First and foremost, the second act suffers from a strange sense of pacing. The first issue of Act Two is essentially the end of Act One, and the last issue is basically the introduction to Act Three. As a result, the centerpiece of this act -- the fight against the Deadly Six and assorted minions -- fails to attain its maximum potential. The idea of a machine-controlling race of monsters pushed beyond their capacity by Sigma is highly exciting at first glance, but in application the Deadly Six come across as an obstacle en route to Sigma, rather than a devious threat on their own.
The Deadly Six’s machine control, in particular, feels underutilized. The fight takes a turn for the dark when the Deadly Six possess the Mega Man characters’ bodies, but the situation is quickly resolved without any lasting implications. If someone had been injured by a Robot Master, and remained injured for the rest of the crossover, it could have raised the stakes in an interesting way.
One of the most striking moments of the crossover is Mega Man’s self-inflicted charge shot in the Mega Man Battle Book, and it’s a shame this idea wasn’t explored a little more deeply. Having Wily and Eggman save the day is a clever idea in and of itself, but provided a highly convenient end to the conflict
Things become significantly more interesting when Sigma-2 (or Bigma) appears on the scene. The page spread of every Maverick surrounding Sigma-2 doesn’t have the shock value that the Robot Master page spread had in Collide, but it certainly serves its purpose. The appearance of the Street Fighter crew is well-handled, if irritating in the fact that both issues 6 and 7 tease the team’s imminent appearance, and the ground is laid for a mind-blowing Act Three. Issue 8 is definitely the crossover issue that makes one want to keep reading.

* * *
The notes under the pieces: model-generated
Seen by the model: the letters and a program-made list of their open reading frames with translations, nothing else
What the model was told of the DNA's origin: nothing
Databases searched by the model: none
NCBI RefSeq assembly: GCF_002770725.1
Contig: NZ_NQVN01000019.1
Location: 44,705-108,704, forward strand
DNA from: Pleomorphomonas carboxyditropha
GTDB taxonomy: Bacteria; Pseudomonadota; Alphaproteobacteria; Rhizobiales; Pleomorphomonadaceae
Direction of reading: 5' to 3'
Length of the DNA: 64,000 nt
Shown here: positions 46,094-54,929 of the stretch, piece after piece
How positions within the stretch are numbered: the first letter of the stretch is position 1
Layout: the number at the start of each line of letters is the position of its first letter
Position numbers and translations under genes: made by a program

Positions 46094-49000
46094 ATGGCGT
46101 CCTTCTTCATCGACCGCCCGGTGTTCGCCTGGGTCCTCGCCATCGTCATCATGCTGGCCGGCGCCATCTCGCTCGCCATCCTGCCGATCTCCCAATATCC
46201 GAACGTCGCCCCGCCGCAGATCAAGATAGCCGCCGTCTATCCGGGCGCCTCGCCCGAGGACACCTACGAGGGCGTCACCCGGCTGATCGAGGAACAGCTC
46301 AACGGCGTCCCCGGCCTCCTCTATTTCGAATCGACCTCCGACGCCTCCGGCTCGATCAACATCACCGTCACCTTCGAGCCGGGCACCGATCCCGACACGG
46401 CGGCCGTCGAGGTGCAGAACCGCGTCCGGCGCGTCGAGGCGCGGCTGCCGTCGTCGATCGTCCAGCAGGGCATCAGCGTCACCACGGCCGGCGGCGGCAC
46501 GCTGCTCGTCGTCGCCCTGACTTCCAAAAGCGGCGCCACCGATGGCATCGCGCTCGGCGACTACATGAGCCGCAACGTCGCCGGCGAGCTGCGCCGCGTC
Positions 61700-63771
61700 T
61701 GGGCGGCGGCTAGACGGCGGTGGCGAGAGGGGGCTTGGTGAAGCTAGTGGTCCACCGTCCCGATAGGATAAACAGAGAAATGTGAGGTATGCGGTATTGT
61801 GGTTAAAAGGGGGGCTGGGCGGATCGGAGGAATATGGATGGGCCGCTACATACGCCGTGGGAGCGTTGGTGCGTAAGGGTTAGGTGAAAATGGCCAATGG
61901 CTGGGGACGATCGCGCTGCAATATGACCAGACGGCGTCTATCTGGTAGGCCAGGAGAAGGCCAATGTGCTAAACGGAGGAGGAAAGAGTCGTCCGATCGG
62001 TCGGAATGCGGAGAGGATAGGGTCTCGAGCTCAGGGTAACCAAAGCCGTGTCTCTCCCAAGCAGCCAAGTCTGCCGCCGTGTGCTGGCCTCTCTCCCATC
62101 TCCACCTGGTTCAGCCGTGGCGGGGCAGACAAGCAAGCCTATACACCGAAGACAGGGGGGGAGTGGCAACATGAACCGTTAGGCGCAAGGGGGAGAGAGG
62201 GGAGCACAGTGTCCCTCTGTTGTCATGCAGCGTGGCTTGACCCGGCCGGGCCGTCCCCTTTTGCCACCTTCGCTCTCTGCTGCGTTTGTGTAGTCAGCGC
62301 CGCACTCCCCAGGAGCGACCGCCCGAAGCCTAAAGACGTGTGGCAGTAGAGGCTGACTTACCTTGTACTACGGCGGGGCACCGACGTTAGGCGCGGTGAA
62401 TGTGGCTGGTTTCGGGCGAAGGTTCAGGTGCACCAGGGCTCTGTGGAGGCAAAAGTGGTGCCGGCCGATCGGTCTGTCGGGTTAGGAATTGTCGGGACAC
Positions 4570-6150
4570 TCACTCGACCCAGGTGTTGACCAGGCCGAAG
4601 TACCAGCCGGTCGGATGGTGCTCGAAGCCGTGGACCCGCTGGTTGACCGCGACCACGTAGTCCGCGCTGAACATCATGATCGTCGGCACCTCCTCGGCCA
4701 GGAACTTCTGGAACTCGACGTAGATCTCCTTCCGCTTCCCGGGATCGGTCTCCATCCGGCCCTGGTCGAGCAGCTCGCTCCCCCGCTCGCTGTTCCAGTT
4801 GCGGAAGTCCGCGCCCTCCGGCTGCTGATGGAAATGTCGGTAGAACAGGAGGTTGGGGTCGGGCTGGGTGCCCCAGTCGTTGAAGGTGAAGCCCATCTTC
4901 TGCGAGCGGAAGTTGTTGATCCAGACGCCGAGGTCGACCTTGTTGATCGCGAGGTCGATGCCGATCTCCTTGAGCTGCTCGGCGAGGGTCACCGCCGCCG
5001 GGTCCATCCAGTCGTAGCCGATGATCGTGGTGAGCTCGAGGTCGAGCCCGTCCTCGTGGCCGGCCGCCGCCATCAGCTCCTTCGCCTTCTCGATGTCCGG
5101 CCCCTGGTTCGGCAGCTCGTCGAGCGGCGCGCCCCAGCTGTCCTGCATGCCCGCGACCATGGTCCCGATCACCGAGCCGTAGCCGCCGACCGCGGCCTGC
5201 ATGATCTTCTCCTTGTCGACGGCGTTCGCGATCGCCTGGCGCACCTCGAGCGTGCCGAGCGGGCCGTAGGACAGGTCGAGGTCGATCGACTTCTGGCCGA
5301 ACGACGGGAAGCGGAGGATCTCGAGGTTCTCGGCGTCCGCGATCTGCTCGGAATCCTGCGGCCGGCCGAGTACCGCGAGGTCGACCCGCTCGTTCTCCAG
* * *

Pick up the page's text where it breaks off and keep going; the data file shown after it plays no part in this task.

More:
It would be hard not to be excited for Act Three. Much of Unite’s advertising paraded the many guest characters of Act Three, highlighting many of the most (and least) famous characters of SEGA and Capcom’s storied histories, and Bates’ awe-inspiring 12-piece poster only boosted anticipation. Unfortunately, Act Three has many great moments but a number of critical flaws that prove to be the undoing of both the act and the crossover. Its flaws are also the flaws of the crossover as a whole: wonderful individual moments, but frustrating plotting and pacing.